How to value employees and turn your business from good to great
A lot of companies claim that their employees are ‘great people’ and the heart and soul of the business. You’ll find the boast in marketing, on websites, and in social media posts. In Scotland, there’s even a city with the slogan, ‘People Make Glasgow’. But do companies really know how to value employees – or citizens – effectively?
Drill down a little way, and think about what ‘great people’ means. Is it a cutthroat sales person who goes to any length to get the deal, or is it someone who respects others and gathers useful contacts by being a pleasure to work with? Do companies even know what they mean when they talk about great staff? Every business should think about their company culture and what sort of people they want before they begin the hiring process.
Is hiring people with a natural exuberance and warmth more important than someone who ticks all the qualifications and experience boxes? Is it better to hire someone with the right personal qualities who could be trained? The truth is it varies from place to place. The other truth is that a lot of companies don’t think hard enough about it.
Keeping employees happy
Once a company owner has established how to attract great people, they must consider how to keep these ‘great people’ happy and make them feel valued. Many of us have had lovely bright and breezy job interviews, then arrived in a company to find that things are not as they seemed.
A good boss has a lot of influence over whether those people remain great. Even the greatest of us start flagging if work conditions are miserable. It’s all very well boasting to the outside world that you hire great people and run a happy shop, but in reality, what is being done to shape the work-life balance of those people who you hire? How do you value your employees? Keeping staff positive and hardworking requires management.
One company that strives to value employees and maintain staff happiness – and is well known for it – is John Lewis. The model in which staff become shareholders, or members as they’re called, is admirable. The company has a written constitution, stating key principles. The first states that the company purpose is ‘the happiness of all its members, through their worthwhile and satisfying employment in a successful business.’ It says, ‘Because the Partnership is owned in trust for its members, they share the responsibilities of ownership as well as its rewards – profit, knowledge and power.’ Impressive stuff. This is one successful way of how to value employees, ensuring staff remain ‘great’ and have job satisfaction.
However, not every company can or wants to operate on this model. But treating employees well in other ways can also keep staff ‘great’; motivated and productive. It’s important that the methods management devise to keep staff happy aren’t token – we’re not talking a bowl of jelly babies in the lobby and a dismal Christmas party.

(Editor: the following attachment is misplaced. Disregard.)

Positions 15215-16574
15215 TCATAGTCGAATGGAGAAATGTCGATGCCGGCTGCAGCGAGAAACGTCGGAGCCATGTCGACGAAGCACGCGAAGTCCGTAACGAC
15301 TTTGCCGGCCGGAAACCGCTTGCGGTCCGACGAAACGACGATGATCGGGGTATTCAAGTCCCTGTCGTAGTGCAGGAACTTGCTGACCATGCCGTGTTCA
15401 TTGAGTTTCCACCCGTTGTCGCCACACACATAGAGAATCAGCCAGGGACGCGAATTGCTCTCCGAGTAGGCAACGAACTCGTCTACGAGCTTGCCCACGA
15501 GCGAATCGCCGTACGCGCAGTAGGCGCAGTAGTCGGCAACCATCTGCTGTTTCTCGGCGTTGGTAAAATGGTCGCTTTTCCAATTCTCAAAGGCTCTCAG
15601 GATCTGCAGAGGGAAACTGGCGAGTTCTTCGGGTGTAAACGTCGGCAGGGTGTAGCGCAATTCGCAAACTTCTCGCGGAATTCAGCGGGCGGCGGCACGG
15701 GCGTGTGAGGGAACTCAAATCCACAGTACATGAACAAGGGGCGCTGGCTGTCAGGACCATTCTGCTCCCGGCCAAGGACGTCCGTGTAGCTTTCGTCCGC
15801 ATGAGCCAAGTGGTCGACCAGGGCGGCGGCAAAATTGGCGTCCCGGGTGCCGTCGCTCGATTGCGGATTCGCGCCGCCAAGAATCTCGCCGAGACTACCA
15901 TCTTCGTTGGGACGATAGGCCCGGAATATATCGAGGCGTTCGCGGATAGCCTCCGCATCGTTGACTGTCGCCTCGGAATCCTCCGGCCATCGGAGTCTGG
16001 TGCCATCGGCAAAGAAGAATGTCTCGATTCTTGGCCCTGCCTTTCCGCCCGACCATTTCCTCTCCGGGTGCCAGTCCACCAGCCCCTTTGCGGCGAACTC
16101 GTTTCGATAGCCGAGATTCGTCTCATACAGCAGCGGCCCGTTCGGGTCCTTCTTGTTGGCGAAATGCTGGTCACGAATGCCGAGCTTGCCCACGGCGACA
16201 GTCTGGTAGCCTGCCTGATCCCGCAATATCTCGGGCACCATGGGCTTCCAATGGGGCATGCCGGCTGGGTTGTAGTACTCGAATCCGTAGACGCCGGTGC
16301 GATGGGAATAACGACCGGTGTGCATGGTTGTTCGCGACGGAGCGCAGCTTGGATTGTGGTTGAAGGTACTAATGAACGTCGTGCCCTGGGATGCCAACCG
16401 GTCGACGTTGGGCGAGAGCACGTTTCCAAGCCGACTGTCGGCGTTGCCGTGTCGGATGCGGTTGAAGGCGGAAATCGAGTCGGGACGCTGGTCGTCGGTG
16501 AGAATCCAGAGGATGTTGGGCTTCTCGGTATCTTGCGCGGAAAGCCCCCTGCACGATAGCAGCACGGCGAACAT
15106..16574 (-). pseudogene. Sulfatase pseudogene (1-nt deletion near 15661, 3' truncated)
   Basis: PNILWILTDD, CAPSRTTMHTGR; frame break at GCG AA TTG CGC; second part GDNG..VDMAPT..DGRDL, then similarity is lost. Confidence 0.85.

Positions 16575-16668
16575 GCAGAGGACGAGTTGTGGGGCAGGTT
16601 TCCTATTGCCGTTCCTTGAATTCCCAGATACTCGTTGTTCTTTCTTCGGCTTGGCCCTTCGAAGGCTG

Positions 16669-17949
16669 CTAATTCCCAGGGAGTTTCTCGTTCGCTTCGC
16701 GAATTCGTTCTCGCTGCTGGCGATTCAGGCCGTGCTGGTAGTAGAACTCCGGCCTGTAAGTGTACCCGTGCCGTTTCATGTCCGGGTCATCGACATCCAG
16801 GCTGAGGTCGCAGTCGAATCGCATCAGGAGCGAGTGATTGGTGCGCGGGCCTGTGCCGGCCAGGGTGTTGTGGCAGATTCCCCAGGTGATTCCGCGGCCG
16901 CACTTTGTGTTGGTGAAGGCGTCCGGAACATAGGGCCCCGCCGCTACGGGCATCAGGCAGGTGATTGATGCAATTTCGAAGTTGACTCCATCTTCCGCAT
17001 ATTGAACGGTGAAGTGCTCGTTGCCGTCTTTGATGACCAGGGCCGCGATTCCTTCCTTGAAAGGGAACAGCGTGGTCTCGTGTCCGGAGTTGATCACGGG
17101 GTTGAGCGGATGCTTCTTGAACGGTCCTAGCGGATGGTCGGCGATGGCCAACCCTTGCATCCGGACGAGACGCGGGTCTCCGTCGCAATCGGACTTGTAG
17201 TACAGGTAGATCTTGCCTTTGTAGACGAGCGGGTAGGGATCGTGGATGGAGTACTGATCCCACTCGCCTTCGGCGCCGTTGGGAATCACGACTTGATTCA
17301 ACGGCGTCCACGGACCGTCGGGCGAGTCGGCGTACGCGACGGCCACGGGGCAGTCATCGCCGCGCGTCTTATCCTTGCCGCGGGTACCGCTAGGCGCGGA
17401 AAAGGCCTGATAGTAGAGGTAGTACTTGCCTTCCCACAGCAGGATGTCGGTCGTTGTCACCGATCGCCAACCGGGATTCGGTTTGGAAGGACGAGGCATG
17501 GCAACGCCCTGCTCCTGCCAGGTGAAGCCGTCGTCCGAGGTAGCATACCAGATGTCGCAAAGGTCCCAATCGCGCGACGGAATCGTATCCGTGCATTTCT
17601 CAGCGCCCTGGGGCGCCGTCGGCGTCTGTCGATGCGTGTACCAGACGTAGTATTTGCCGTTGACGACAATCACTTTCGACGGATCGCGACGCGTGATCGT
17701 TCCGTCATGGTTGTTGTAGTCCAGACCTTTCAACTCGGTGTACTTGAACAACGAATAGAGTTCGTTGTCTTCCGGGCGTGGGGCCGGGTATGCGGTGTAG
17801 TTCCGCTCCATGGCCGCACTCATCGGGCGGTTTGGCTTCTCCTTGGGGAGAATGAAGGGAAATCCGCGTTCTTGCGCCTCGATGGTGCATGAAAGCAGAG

Corporate lifestyle management
One way to show you know how to value employees is to hire an office lifestyle manager; someone whose role is to make workers’ lives easier. This isn’t as indulgent as it may sound at first. In fact, it’s an increasingly common phenomenon. Each company can structure the role of this corporate lifestyle manager, but duties can include helping staff with day-to-day personal admin and enhancing work-life balance, from booking restaurants to arranging staff yoga sessions at lunch, or signing for parcels, or collecting dry cleaning. It can be a wide-ranging role. The important part is that it genuinely helps staff live a better work-life balance.
A recent survey by creative tech company Studio Graphene revealed that many large businesses simply fail to deliver employee satisfaction, with 47% of full-time workers in companies with over 250 employees saying they don’t feel valued by the company. They weren’t happy with their work-life balance, they felt the companies weren’t developing, and 29% said they were planning on changing jobs in 2019. That’s something that then costs these companies dearly. Smaller companies fared better, but even mid-sized companies (49-250 employees) had 49% of staff unhappy with their work-life balance.
Is your company ahead of the trend? Do you take any action regarding how to value employees? Are those ‘great’ employees in your business actually happy and feeling valued, or are they secretly wanting to change jobs?
Talk to 14fiftyseven director Susie Osborough about how to value employees, and increase staff satisfaction with a corporate lifestyle manager today. For corporate lifestyle management services – London or beyond, call Susie Osborough +44 (0)208 616 1457 or email email@example.com to get the ball rolling.
We hire corporate lifestyle managers and executive personal assistants. We also hire household staff including nannies, butlers, house and estate managers and more. We are a lifestyle management recruitment agency and more.
14fiftyseven. Because we’ve been there.